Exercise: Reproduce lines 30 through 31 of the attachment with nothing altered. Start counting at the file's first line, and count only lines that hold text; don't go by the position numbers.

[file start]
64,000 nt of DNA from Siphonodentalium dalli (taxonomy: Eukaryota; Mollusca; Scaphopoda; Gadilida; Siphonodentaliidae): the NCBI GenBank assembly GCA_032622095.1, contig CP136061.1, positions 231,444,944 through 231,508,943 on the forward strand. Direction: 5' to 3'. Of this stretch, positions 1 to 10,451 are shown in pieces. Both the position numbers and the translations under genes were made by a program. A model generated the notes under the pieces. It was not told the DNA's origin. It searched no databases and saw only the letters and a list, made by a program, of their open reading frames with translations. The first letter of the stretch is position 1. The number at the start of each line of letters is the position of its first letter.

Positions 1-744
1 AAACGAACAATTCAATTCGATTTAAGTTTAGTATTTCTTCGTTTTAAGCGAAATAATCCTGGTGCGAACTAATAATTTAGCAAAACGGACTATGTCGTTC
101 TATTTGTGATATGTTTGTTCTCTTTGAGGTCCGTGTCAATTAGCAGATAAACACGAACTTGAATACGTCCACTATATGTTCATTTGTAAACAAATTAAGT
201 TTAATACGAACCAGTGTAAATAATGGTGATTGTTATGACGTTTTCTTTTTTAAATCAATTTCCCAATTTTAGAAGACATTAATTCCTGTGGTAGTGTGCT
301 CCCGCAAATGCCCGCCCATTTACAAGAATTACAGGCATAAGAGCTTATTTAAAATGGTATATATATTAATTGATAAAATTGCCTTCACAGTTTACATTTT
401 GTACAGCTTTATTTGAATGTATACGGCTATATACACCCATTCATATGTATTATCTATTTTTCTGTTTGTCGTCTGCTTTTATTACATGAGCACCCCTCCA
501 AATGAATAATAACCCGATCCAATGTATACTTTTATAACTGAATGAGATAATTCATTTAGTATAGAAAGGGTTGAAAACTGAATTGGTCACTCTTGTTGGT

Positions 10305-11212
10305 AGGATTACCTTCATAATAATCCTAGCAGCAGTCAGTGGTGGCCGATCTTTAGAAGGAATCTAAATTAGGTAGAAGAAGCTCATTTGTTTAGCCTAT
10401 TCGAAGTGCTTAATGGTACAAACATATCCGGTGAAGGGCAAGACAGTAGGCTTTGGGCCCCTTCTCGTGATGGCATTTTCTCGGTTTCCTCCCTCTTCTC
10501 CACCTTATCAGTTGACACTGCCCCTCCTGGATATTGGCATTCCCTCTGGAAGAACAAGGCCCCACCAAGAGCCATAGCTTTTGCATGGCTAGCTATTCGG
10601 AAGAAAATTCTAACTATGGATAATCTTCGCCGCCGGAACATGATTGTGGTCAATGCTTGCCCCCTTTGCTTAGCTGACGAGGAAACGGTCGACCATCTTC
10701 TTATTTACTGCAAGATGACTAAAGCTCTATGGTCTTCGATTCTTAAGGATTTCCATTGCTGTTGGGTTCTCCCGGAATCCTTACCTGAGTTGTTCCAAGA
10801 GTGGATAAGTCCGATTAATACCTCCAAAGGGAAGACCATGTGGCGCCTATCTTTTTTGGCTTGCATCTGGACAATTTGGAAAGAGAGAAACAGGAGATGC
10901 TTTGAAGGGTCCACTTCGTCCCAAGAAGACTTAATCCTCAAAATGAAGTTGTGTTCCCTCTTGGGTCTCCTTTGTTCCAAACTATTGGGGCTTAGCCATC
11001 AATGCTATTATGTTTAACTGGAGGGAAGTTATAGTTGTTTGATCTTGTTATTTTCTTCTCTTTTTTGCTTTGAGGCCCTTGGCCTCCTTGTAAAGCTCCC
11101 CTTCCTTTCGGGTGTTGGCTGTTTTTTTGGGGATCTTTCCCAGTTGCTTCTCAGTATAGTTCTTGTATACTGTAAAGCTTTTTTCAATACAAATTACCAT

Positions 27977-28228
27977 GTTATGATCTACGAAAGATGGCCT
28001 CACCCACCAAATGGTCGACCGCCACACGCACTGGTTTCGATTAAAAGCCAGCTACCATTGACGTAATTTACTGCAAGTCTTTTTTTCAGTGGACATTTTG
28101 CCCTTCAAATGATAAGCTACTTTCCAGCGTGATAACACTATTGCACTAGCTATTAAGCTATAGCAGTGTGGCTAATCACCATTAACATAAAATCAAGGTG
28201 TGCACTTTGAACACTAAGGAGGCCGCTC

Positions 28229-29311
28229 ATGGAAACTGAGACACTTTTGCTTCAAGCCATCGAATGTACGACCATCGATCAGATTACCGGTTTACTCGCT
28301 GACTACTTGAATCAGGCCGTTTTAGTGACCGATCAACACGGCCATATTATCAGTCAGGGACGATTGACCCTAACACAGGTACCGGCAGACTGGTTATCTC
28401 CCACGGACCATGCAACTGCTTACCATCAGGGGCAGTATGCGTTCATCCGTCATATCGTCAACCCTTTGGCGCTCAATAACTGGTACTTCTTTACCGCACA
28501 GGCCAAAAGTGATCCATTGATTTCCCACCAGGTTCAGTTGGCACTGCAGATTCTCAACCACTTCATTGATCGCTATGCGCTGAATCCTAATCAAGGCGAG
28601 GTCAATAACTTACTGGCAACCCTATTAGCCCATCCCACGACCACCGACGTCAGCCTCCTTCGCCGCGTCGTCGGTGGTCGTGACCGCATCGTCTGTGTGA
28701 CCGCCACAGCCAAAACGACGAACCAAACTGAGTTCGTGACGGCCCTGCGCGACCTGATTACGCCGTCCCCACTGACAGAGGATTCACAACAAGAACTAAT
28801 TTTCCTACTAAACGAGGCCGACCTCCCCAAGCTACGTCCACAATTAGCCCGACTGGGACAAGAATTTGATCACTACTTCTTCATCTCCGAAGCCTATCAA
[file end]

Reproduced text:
28701 CCGCCACAGCCAAAACGACGAACCAAACTGAGTTCGTGACGGCCCTGCGCGACCTGATTACGCCGTCCCCACTGACAGAGGATTCACAACAAGAACTAAT
28801 TTTCCTACTAAACGAGGCCGACCTCCCCAAGCTACGTCCACAATTAGCCCGACTGGGACAAGAATTTGATCACTACTTCTTCATCTCCGAAGCCTATCAA